During a 40-year artistic career, Ellen Blalock has created numerous projects including a film documenting the travels of Beyond Boundaries, a local group, in Ghana; “The Last Series,” whose images deal with depression; and “The Fathers Project,” a series of photos depicting teenage dads. Beyond that, she’s made a large number of quilts, the focus for her current, one-woman show at the ArtRage Gallery.
Stitching Stories: Thread, Needle, Narrative: The Quilts of Ellen Blalock presents work made over the last 20 years. It encompasses quilts large and small, pays homage to ancestors, and demonstrates the artist’s ability to improvise with eye-popping colors and diverse patterns. It moves from “A Family Album” to goddess quilts, from a two-sided, huge quilt part of the CAGE installation to a new series, “Not Crazy.”
First, the quilts selected from “A Family Album” both embrace the artist’s family and document her penchant for variety. In a long, vertical quilt, a small image of Mary Rosebud Ellis, Blalock’s great-great grandmother, merges with a purple border and an extended depiction of a tree covered in fabric.
In “The Angel Quilt,” dedicated to the oldest sister of Blalock’s father, a female figure holds a baby. The quilt contains swatches of purple, red squares and a long, elaborate “belt” wrapped around many patterns.
A third quilt, “River of Knowledge and Death,” communicates a theme of remembrance. It combines a motif suggesting a stream, a figure in gray fabric that exists out of time, and a bird-like figure dominating the upper half of the quilt.
The goddess quilts, meanwhile, are visual standouts in an exhibition that has lots of eye appeal. In “M’dusa,” the central figure, in black, is encircled by several snake shapes appearing in red and gold, green and other colors.
“Oshun,” a two-panel, large quilt honors the goddess of fertility, beauty and water in the Yoruba religion, which began in West Africa. Each panel presents a pear-shaped female figure, gold color, orange triangles and an elaborate border. Two birds, each depicted in great detail, sit on a branch of a tree decorated with distinctive patterns. Each panel can stand by itself; here, they are joined together to make up a larger work.
Stitching Stories also displays “Most Wanted,” one of three quilts from CAGE, a powerful installation that appeared at the Everson Museum of Art. It reflects Blalock’s experience as a photographer and videographer for The Post-Standard and Syracuse.com. She witnessed court hearings for young African American men being sentenced for drugs, guns and murder, covered funerals for people shot or stabbed, and documented makeshift memorials for victims. She has described CAGE as “a memorial for victims, the community, the families, the murdered, and the incarcerated to remember and to search for truth and to forgive.”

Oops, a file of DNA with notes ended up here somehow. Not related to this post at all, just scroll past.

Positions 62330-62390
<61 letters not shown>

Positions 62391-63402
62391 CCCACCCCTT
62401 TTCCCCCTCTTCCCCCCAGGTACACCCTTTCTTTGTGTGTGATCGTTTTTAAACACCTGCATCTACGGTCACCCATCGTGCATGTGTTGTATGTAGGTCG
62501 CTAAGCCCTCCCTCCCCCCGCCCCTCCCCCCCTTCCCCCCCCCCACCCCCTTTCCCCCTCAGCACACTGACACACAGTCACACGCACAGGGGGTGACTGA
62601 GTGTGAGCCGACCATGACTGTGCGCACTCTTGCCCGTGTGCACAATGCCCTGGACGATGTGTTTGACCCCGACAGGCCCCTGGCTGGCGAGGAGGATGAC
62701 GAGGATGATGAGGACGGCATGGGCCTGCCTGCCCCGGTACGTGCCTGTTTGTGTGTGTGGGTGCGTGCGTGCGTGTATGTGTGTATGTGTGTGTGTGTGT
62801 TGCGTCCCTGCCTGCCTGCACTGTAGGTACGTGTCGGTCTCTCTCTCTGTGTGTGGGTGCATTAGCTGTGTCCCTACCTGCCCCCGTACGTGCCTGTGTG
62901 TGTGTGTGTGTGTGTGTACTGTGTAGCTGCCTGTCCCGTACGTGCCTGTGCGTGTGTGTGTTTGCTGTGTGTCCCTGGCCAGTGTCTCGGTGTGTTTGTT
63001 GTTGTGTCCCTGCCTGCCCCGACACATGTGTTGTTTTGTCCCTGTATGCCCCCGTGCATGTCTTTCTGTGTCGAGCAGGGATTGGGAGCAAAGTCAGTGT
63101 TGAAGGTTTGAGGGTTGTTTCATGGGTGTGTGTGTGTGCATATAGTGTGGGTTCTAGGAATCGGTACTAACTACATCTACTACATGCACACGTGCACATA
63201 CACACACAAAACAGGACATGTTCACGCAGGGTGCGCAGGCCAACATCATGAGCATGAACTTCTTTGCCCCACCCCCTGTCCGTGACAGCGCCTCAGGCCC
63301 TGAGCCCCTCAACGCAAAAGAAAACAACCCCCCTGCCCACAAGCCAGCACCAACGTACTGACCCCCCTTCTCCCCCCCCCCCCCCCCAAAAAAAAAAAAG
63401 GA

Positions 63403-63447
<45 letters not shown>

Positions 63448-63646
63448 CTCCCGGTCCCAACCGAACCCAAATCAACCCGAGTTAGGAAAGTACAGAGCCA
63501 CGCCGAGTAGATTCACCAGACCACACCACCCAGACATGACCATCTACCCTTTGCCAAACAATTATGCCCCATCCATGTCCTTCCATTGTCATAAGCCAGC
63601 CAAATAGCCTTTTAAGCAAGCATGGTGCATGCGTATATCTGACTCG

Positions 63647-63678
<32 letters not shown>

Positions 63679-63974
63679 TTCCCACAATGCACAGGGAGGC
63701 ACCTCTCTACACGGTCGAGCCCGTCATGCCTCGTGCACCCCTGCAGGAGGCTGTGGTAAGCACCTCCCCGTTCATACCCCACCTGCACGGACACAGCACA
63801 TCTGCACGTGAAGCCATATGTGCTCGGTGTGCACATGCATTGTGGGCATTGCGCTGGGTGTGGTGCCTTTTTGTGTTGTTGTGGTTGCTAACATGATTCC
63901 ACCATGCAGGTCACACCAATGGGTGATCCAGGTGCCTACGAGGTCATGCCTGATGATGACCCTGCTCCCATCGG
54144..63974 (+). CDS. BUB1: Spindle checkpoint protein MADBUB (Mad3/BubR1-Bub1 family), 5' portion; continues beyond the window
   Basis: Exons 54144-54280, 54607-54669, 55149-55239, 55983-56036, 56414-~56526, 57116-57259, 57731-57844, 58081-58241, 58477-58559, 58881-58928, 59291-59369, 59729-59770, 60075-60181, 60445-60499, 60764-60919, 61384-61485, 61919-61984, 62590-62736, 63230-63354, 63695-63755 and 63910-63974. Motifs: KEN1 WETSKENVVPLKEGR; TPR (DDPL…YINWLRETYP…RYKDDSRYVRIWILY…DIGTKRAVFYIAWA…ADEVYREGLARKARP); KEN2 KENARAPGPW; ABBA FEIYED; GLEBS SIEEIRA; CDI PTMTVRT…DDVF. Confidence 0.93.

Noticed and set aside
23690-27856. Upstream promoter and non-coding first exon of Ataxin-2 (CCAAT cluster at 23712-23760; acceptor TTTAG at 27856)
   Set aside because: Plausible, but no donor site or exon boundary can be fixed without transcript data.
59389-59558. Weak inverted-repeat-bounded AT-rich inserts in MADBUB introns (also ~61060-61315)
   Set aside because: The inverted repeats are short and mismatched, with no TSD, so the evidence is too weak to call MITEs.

And there are three quilts from Blalock’s latest project, “Not Crazy,” which focuses on mental illness and trauma, particularly in the African American community. The series calls for compassion and healing for veterans dealing with PTSD, for children exposed to violence at an early age, for survivors of incest and sexual abuse.
One quilt, “Teddy Bears, Monsters, and Lies,” deals directly with abuse. It depicts a man and a small child; he raises a finger to his lips, a gesture calling for silence. Several small figures, with features evoking monsters, appear in the work.
“Bang Bang, You Dead!” combines bright colors, two figures confronting each other, text in the manner of word balloons in a cartoon, and a third figure with the words “I’m Dead.” The quilt addresses the issue of violence in an innovative visual context, one with fabric portraits and a link to pop art.
Clearly, the series “Not Crazy” is still in the development stage; so far, Blalock has completed three pieces. Yet the quilts from the new series both provide an update on the artist’s work and further document her versatility. The exhibit is joyous as seen in quilts dedicated to Blalock’s son and other relatives, resolute based on her willingness to address difficult issues, sweeping as it considers work created over two decades. Finally, it focuses on the various ways in which the artist handles narrative.
Stitching Stories is on display through Jan. 12 at ArtRage, 505 Hawley Ave. In connection with the exhibition, “Quilt Stories: A Conversation about African American Woman Quilters with Francis Parks and Caroline Cargo” is slated for Jan. 6, 3 to 5 p.m. The event is free and open to the public.
ArtRage is open Wednesdays through Fridays, 2 to 7 p.m., and Saturdays, noon to 4 p.m.; the gallery will be closed from Sunday, Dec. 23, through Jan. 1. For more information, call (315) 218-5711.